Everybody loves a creative storage solution, especially one that children can use all by themselves.

But what if the storage solution could also help with homeschool productivity?  Imagine how wonderful school days would be if all of the children always knew what do to next — and had all materials available right at their fingertips!

The Workbox System does just that. 

Workboxes are the brainchild of Sue Patrick, who coined the term and popularized the system.  In a nutshell, workboxes are pull-out drawers, plastic tubs or boxes that contain homeschooling lessons in the order they should be completed daily.  On top of that, each workbox contains everything the child needs to complete every task throughout the day.  How’s that for organization?  Sue’s web site and videos explain the system and the process in detail.

The idea of filling boxes with daily work isn’t exactly new — clever parents and school teachers have been using this trick for years.  What is new, however, is the level of organization and thought that has been put into this structured system — absolutely nothing is left to the imagination.   

With workboxes, numbers are assigned to the boxes and additional instructions are often attached with hook-and-loop tape as well.  When tasks require a parent’s help, that is indicated on the box, too.

Homeschool moms all across the country have adapted the workbox concept to suit their own needs and to fit in with their homeschool styles, budget and even decor.  A quick Internet search will return dozens of posts by moms who proudly explain and offer photographs of  their systems, usually lauding these clever little goodie bins and talking about how workboxes have literally changed their lives.  Hearing from other moms who have had success using workboxes can be especially helpful, since you’ll read about the benefits to using the system, the tips and tricks they have discovered along the way, and even about children finding special little treats and other surprises inside the workboxes as rewards for hard work throughout the day.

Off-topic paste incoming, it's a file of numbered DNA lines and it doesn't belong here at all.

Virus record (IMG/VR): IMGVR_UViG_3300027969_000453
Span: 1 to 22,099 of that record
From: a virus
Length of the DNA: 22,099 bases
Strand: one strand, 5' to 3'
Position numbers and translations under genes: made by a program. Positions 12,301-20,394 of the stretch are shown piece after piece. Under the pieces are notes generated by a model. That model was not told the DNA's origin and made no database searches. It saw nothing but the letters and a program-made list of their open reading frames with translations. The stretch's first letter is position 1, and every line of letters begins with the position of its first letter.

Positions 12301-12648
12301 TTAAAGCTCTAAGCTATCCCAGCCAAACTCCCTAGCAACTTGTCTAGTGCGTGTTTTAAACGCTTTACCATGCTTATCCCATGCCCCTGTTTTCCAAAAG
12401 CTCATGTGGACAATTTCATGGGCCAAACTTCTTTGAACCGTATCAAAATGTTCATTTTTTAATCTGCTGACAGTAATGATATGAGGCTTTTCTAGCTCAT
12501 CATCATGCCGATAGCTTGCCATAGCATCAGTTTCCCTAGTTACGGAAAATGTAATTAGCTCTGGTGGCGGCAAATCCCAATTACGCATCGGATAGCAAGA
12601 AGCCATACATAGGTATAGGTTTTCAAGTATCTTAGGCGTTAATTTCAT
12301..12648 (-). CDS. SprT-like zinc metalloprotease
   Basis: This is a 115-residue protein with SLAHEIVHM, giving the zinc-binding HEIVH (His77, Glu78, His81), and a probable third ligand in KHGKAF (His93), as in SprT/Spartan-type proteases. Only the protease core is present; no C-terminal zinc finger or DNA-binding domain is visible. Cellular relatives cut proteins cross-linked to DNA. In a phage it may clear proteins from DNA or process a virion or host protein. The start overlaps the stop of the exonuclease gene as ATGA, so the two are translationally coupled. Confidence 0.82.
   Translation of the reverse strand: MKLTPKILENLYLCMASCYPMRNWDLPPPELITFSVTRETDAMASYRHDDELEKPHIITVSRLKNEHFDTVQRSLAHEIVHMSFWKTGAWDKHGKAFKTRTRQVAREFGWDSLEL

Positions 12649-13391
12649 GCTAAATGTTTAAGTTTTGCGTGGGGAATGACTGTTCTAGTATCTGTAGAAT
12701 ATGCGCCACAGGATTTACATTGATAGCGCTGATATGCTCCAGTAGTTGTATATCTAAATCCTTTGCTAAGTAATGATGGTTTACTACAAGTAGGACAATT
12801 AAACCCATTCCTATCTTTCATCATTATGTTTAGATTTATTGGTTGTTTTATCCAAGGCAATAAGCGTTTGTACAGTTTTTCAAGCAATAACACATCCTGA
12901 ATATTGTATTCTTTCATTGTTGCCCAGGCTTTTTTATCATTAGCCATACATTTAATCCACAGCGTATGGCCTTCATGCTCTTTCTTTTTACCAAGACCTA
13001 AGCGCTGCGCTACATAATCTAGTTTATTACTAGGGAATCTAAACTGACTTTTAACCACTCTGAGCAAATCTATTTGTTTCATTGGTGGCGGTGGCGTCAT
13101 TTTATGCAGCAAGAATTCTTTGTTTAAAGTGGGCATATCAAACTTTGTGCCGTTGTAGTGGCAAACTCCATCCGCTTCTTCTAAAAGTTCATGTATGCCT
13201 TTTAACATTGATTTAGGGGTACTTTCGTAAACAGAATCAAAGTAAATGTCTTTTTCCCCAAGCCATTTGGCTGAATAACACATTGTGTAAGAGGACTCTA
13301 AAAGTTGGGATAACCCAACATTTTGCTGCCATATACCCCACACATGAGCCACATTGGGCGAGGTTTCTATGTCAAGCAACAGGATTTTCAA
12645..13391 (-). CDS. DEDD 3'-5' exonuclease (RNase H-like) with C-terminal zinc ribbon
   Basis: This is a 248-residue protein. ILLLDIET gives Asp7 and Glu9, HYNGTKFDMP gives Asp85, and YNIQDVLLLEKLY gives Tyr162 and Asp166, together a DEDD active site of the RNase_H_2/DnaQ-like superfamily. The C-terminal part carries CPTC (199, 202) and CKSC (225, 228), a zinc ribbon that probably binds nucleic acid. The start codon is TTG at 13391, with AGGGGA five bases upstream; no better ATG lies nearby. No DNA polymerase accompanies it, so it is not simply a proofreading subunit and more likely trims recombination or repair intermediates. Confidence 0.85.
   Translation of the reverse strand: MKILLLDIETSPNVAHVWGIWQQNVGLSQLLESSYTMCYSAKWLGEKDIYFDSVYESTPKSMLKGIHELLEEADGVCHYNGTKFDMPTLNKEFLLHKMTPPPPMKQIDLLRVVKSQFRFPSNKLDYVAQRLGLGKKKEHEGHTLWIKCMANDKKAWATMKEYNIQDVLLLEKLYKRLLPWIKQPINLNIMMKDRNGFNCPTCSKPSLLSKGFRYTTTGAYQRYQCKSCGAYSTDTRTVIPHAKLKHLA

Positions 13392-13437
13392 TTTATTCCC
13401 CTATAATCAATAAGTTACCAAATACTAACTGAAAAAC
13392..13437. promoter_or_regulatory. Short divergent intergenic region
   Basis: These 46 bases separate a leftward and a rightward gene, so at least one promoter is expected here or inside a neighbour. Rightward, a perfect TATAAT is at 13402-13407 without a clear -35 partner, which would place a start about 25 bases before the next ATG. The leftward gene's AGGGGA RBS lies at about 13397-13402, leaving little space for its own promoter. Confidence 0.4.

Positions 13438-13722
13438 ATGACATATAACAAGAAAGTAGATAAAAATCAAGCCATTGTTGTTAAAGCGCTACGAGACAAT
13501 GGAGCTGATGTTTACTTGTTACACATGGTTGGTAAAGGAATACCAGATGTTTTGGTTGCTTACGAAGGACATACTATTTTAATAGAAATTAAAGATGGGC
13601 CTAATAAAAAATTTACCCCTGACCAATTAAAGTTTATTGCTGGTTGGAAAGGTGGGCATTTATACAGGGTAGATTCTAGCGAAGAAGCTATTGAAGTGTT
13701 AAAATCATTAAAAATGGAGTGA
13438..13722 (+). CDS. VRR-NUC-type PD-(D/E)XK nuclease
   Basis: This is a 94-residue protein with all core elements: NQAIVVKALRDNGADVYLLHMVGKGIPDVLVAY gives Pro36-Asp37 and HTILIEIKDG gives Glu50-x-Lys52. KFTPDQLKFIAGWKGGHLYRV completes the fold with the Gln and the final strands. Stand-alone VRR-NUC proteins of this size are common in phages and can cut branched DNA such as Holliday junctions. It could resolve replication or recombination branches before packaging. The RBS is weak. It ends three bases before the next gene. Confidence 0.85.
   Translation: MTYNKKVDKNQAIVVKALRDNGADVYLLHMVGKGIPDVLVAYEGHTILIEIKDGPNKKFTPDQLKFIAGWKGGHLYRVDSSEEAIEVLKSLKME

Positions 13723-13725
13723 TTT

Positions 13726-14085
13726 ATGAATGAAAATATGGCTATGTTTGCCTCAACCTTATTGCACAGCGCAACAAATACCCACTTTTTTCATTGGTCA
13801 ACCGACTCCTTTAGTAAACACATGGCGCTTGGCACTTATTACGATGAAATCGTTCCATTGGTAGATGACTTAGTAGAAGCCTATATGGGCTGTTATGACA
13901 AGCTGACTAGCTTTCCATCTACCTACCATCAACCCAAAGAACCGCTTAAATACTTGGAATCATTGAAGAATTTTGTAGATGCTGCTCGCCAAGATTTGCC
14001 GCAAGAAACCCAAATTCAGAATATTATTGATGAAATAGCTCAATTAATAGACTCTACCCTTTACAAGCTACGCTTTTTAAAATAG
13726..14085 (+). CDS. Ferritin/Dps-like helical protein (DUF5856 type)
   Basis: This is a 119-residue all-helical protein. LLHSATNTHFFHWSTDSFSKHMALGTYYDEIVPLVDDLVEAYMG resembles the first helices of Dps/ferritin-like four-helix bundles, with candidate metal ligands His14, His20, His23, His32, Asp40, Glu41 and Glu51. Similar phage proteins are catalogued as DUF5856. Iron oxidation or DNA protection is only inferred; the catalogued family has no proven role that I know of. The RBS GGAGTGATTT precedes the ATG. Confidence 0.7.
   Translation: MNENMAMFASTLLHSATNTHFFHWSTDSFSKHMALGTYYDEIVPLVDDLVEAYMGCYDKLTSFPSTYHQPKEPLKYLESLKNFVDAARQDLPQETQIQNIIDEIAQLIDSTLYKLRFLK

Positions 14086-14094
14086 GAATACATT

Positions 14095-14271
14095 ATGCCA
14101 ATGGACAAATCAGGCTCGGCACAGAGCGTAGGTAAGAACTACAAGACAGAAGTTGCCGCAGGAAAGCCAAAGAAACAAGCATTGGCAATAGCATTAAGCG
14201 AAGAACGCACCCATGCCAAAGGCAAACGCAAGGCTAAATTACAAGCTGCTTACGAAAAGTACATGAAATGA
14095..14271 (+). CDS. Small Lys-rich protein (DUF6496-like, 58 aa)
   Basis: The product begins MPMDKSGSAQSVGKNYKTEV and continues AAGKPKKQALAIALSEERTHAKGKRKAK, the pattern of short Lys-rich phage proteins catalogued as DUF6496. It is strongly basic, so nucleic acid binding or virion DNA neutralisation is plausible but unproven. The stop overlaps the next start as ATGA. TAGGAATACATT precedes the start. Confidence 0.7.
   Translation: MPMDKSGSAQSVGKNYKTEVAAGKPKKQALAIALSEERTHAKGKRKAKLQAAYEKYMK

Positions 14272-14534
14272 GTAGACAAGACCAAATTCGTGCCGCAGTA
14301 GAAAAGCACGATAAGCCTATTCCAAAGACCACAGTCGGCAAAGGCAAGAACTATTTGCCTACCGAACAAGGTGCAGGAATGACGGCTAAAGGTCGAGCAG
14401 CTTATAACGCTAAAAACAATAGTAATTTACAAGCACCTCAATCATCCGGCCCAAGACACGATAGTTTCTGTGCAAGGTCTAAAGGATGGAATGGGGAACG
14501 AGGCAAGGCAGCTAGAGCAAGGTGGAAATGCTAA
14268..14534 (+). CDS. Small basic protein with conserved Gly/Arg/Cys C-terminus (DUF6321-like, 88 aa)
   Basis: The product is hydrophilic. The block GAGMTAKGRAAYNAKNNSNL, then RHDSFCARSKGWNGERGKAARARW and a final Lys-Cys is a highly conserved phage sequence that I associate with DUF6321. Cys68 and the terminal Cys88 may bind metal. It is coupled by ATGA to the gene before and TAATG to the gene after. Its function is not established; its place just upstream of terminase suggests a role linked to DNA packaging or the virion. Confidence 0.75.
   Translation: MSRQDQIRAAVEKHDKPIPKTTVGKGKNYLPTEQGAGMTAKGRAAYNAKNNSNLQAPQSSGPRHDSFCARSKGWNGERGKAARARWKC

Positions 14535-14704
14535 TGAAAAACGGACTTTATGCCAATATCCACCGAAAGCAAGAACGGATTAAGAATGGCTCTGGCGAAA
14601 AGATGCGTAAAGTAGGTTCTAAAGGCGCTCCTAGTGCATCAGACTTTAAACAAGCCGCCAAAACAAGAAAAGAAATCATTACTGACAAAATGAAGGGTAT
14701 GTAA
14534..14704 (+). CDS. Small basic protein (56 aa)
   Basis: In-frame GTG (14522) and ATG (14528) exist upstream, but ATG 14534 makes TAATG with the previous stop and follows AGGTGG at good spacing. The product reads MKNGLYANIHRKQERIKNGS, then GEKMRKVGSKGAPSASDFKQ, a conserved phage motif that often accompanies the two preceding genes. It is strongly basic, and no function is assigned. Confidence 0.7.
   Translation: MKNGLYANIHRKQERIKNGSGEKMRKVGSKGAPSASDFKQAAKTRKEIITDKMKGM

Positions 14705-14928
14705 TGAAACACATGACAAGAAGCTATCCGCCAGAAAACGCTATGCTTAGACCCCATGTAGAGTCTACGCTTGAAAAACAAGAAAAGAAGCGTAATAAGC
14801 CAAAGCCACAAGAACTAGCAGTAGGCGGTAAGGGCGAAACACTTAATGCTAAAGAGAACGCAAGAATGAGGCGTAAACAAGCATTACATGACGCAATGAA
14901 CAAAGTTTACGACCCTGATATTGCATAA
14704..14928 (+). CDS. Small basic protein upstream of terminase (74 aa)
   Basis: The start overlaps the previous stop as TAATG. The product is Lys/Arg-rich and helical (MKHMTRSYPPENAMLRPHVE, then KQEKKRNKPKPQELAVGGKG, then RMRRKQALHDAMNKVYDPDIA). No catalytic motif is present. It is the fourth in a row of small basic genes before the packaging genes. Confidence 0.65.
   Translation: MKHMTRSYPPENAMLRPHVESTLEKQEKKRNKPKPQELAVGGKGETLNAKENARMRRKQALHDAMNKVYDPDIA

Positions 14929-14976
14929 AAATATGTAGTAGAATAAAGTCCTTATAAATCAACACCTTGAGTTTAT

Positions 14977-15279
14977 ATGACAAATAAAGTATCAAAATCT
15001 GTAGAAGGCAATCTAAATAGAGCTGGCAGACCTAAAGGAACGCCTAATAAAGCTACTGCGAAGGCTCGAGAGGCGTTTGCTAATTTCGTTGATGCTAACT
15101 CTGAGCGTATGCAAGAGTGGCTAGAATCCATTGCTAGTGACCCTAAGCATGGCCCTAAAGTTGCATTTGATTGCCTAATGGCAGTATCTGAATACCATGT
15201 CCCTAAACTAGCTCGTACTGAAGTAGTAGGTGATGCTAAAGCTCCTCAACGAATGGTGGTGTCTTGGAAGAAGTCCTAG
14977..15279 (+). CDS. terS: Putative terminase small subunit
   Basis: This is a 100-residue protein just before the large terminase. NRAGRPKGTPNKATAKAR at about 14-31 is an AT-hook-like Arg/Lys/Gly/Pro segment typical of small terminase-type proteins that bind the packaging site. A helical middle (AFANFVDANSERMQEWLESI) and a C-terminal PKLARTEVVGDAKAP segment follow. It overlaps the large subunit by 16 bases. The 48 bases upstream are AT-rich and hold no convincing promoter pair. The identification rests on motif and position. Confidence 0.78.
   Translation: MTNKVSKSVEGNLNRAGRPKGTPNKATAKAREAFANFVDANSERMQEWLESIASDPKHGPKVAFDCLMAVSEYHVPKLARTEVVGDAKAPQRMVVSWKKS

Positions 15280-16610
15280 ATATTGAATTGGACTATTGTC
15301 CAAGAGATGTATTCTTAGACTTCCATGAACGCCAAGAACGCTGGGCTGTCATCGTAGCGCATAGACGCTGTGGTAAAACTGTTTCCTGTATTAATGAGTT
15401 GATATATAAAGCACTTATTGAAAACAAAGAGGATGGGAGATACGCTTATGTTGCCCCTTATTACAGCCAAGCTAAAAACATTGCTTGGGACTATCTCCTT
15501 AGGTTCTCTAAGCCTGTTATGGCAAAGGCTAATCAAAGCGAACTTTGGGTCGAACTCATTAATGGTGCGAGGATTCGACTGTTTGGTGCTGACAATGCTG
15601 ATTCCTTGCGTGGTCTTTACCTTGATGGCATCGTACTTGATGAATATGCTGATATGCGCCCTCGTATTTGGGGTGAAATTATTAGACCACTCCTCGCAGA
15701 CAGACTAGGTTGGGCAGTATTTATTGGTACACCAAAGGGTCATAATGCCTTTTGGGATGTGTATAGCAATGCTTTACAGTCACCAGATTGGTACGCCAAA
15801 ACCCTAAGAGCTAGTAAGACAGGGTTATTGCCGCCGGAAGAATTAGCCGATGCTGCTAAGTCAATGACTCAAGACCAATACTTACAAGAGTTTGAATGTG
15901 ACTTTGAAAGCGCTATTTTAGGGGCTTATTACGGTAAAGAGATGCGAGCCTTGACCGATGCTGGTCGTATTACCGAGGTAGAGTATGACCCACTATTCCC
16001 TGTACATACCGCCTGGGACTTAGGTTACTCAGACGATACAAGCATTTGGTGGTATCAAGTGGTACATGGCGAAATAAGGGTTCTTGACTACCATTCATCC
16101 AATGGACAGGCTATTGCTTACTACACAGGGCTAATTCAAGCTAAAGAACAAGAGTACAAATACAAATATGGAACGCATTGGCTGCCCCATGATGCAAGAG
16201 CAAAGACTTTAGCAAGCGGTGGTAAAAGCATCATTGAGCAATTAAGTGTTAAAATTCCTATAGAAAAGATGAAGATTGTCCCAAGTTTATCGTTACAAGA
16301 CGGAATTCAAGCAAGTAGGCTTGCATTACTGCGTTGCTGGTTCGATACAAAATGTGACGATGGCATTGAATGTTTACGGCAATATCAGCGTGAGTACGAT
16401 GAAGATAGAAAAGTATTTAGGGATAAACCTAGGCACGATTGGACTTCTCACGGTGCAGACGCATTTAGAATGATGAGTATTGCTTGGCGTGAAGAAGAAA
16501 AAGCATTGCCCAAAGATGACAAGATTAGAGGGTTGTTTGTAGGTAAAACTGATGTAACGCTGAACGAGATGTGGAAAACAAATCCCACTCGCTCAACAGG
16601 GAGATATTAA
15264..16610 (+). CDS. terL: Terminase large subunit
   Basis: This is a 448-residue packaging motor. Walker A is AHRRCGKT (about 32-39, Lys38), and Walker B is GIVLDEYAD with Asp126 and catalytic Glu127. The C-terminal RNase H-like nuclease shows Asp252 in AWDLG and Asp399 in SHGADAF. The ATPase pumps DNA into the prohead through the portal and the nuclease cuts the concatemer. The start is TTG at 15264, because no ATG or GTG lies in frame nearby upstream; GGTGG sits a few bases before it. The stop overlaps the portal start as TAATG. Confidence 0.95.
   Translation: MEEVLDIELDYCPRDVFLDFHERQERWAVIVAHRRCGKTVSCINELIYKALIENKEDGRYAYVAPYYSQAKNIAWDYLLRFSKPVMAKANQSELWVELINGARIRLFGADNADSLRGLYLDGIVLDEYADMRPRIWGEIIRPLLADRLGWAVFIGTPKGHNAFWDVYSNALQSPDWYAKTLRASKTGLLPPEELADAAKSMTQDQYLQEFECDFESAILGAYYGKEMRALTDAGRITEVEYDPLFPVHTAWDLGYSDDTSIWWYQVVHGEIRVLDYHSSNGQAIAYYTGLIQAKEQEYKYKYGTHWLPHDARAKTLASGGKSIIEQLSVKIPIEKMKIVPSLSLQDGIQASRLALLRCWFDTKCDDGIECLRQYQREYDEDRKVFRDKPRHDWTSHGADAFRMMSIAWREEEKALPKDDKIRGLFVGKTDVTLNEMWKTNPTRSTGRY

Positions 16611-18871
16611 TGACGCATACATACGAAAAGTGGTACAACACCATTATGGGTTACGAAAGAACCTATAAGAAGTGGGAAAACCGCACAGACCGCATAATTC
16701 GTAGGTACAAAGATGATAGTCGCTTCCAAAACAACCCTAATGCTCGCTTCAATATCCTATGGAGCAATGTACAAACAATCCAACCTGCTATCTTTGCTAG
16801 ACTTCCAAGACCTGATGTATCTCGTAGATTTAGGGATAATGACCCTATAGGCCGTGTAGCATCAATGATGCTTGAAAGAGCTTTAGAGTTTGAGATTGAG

Take a look at some of these posts, and then find others on your own to see if a workbox system might work in your homeschool:

Homeschool Creation’s workbox system uses both cubbies and rolling carts in multiple posts about workboxes

Confessions of a homeschooler’s workbox system uses stationary carts and drawers as dividers between student desks

Heart of Wisdom’s workbox system using plastic drawers on wheeled carts

Crooked Creek Farm Girl’s workbox system uses plastic tubs on a table top

A Mother’s Journal workbox system uses fabric-covered, recycled boxes and chipboard tags

The Snail’s Trail workbox system uses tubs on closet shelves

[Photo 1: Joann Fabrics “Cropper Hopper”. Photo 2: Find on Amazon dot com or anywhere cubbies are sold. Photo 3: Sam’s Club “Cropper Hopper”.]



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